What can you do about stress

Nov 2, 2015

Stress CAN be our friend… in small quantities.

Stress releases the hormone cortisol which is a coping mechanism.
Cortisol has potent anti-inflammatory properties which are beneficial to us in small doses.
In blocking the inflammatory response it suppresses our immune system.
With chronic stress (which almost 50% of women reported in this study) our cortisol levels are elevated, our production of anti-inflammatory messengers are reduced, and our immune response is suppressed causing ailments such as:
  • Severe fatigue.
  • Muscle weakness.
  • Depression, anxiety, and irritability.
  • Loss of emotional control.
  • Cognitive difficulties.
  • New or worsened high blood pressure.
  • Headaches.
  • Bone loss, leading to fractures over time.
  • Weight Gain.
During periods of increased stress, “the immune cells are being bathed in molecules which are essentially telling them to stop fighting,” according to Dr. Esther Sternberg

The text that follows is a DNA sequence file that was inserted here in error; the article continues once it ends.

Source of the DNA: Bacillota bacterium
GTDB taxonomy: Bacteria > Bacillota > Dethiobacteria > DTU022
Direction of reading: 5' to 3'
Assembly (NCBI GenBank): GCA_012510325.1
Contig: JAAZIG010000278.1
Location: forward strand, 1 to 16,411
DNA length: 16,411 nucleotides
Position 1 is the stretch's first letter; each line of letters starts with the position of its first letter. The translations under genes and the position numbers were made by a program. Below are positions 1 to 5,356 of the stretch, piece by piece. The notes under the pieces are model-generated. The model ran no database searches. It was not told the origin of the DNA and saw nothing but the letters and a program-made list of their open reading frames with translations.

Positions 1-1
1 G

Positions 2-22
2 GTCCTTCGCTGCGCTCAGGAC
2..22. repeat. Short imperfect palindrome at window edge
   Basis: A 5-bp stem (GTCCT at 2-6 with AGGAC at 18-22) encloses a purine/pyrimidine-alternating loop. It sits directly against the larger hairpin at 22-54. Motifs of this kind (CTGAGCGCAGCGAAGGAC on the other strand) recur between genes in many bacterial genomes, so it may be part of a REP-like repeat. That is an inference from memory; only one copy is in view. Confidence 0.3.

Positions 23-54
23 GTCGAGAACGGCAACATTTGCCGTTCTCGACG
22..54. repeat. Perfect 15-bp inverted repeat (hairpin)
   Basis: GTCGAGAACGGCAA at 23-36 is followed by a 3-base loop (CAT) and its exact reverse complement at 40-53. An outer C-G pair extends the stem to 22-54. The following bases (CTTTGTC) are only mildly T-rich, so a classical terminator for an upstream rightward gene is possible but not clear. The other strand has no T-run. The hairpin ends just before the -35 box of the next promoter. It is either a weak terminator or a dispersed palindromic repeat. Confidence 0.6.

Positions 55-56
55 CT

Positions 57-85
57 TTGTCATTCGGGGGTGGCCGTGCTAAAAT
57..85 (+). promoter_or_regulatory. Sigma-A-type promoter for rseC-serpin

What can you do?

You can get your cortisol levels tested.
You can avoid stimulants such as coffee and sugar.
You can balance your life demands with enjoyable activities.
You can replace triggers such as tablets and phones with reading and hiking.
The primary stress response in the body (the relationship between the brain and the adrenals HPA) triggers the production and release of stress hormones.
When this system is no longer able to adapt to the demands on it, people will experience insomnia, anger, anxiety, fatigue etc.
If left unchecked the immune system is weakened and more chronic disease develops.
Stay ahead of these problems by addressing symptoms right away.
Listen to your body and trust that back pain, exhaustion, and headaches are SIGNALS TO MAKE CHANGE.